Residential Seismic Retrofitting: Definition, Techniques, & 7 Steps

We here at Dalinghaus spend a good deal of time educating the public on:

Earthquakes are also a significant area of concern here in the Hollywood State. All experts agree the Big One is imminent. Earthquakes can deal a brutal blow to your home’s foundation.

Seismic retrofitting secures your raised foundation home in the event of a seismic disaster.

Raised foundation homes are particularly susceptible to seismic activity.

It is imperative to ensure your home is secure in the event of an earthquake. This article is going to cover:

  •   What is Seismic Retrofitting?
  •   Seismic Retrofitting Techniques
    • Implementing a Titen HD to secure the Mudsill to the foundation (vertical support)
    • Universal Foundation Plate Installation to anchor the Mudsill to Foundation (horizontal support) 
    • Implementing Blocking (provides nailing surface for sheathing when mudsill is wider than the cripple wall)
    • Installing sheathing/plywood to reinforce the cripple wall
    • A-35 Brackets

What is Seismic Retrofitting?

 Seismic Retrofitting is the reinforcement, modification of an existing structure against anticipated seismic activity and the subsequent fallout (soil failure and aftershocks).

Seismic Retrofitting is a relatively new term with etymology stemming out of the 1960’s and 1970’s seismic codes. The term is an amalgamation of two separate words – seismic and retrofit.  

Webster Dictionary’s definition of retrofit –

To furnish (something, such as a computer, airplane, or building) with new or modified parts or equipment not available or considered necessary at the time of manufacture.

Webster’s Dictionary Definition of seismic –

of, subject to, or caused by an earthquake.

The idea is to go back over, to modify, to fix/improve previous work. That’s what seismic retrofitting is all about – strengthening the structure that is already there.

Types of foundations that need to be seismically retrofitted are:

  • Post and Pad Foundations
  • Cripple Wall Foundations
  • Stem wall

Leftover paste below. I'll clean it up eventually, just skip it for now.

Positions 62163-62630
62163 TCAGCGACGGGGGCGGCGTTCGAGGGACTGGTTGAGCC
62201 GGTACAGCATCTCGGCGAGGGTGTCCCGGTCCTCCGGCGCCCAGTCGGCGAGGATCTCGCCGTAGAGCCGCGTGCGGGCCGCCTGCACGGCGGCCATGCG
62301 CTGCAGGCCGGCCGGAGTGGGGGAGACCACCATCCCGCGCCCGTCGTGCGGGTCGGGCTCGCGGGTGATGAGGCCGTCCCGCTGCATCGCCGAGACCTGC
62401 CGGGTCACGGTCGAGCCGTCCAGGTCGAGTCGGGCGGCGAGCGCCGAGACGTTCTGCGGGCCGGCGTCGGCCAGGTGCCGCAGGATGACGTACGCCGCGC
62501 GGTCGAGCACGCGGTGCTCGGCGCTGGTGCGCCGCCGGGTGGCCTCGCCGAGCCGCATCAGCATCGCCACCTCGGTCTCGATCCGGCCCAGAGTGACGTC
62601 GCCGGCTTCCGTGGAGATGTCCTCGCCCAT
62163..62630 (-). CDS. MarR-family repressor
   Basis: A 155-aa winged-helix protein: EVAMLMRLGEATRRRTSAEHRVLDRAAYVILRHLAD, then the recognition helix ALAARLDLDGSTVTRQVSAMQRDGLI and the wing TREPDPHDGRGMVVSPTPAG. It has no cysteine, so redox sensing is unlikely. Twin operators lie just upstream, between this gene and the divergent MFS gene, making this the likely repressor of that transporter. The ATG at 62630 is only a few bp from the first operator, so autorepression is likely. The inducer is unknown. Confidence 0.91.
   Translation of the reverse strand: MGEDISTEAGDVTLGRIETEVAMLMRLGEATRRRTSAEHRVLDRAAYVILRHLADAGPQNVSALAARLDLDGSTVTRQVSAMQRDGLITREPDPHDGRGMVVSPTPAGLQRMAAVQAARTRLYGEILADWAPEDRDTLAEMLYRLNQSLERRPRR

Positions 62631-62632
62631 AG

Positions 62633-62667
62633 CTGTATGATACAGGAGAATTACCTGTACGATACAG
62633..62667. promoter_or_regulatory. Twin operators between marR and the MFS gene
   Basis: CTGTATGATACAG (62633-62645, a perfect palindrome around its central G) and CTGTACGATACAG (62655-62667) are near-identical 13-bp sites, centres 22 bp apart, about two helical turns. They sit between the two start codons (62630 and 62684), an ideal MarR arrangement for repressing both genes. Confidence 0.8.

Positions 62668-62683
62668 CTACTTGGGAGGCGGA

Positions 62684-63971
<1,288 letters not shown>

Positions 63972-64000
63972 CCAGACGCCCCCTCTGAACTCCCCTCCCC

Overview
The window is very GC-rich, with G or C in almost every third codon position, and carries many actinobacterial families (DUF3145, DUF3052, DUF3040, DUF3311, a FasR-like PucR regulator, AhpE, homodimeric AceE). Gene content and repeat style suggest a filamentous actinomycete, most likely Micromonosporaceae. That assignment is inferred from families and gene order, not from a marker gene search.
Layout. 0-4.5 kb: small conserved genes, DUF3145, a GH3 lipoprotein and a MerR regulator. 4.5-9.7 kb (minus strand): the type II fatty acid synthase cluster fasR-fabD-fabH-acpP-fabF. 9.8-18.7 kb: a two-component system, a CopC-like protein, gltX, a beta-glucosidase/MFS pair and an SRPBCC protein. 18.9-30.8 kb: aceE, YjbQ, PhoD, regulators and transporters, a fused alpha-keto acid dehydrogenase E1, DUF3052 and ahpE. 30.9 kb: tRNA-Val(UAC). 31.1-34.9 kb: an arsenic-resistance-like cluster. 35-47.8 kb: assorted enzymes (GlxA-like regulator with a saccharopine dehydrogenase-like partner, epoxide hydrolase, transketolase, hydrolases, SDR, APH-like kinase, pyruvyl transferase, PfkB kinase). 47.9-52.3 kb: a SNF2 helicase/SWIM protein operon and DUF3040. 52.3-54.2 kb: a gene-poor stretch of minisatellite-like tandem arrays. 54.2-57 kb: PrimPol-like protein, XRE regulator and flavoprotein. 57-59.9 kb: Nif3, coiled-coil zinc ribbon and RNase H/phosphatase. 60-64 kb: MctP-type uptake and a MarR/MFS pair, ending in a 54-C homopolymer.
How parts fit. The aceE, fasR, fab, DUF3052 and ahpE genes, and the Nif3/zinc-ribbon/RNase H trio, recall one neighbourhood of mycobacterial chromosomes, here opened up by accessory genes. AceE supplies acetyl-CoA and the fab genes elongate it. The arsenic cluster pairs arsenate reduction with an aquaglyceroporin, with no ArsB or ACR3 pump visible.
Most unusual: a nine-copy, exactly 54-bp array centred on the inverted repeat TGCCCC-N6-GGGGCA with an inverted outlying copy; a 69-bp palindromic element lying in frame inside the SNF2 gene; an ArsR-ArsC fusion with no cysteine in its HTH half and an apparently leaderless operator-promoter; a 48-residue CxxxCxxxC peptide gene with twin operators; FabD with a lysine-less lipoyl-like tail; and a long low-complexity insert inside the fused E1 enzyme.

Important Note  

Before we begin, not all raised foundations and crawlspaces can be seismically retrofitted. Why? Because we need clearance, Clarence.

Space in the crawl space is key. We here at Dalinghaus prefer your crawlspace to be at least 2 feet high, but the lowest we’ll go is 18 inches.  

Even if your crawl space opening looks great but narrows deeper in – it’s a no-go. We need room to operate. We often have 3 to 4 guys underneath your home at once.

Following are a few of the current methods utilized to seismically retrofit one’s home.

Seismic Retrofitting Techniques

Titen HD

A Titen HD is a screw that is utilized to secure the mudsill to the foundation. Installation is relatively simple with no specialized industrial-grade tools required.

The Titen HD’s diameter is 5/8 inches, and the length is dependent on the density of the mudsill. The Titen HD’s are spaced on average 6 feet apart.

washers are utilized per Titen HD to lock the anchor in place.   

UFP Seismic Retrofitting Steps

What’s great about the UFP plate is that it requires minimal space to install and allows for the cripple wall to be secured to the foundation from the side – allowing easy application where little to no vertical clearance is available. The plate simply connects the mudsill to the foundation.

Step 1 –

Mark UFP locations all the way around the perimeter of the crawl space (beginning at 12 inches from all corners, then spaced out every 6 subsequent feet.    

Step 2 –

Drill the corresponding UFP holes at least 4 inches deep into the foundation that are ½” in diameter.

Step 3 –

Utilize an air compressor to blow out drill points.

Step 4 –

Implement Titen ½ inch bolts to secure the bottom of the UFP to the foundation, utilizing a socket wrench to ensure a tight fit.

Step 5 –

Hammer the top of the UFP into the mudsill.

Step 6 –

Seismically retrofitted approved straps are attached to the bottom of the posts and T straps are attached to the top.  

 Step 7 –

Rinse and Repeat

Fun Facts with Brian – Here at Dalinghaus we utilize nails because they are seismically retrofit approved, whereas screws are not because they can warp and fail.  

Blocking 

Blocking is utilized when the mudsill is wider than the cripple wall, which impedes the sheathing process because there is not enough surface area to nail in the plywood.

Sheathing

Sheathing is plywood utilized to reinforce the cripple wall by adding extra external support, limiting the amount of possible play during an earthquake. 

It is absolutely imperative that the nails are put in securely to enhance the wall’s ability.

A-35’s

A-35 Brackets are specifically designed to ensure the subfloor and cripple wall are anchored to one another.

These brackets are installed between the top plate of the cripple wall and the joists/new blocking of the subfloor.

Remember  

UFP’s connect the foundation to the mudsill.

A-35’s connect the cripple wall to the subfloor.

Dalinghaus Can Seismically Retrofit Your Home  

 If you reside in southern California and own a raised foundation home, you should seriously consider seismically retrofitting your foundation.

This will not only secure your home (your biggest financial investment) but your peace of mind.

If you live in SoCal or Central Arizona and would like a FREE foundation inspection, click on the link below –

WRITTEN BY

Brian Dalinghaus

Brian is one of the Co-Founders of Dalinghaus Construction. He has been in the foundation repair industry since 2005. During his career, he has been associated with helping over 4,000 homes and structures throughout California and Arizona.

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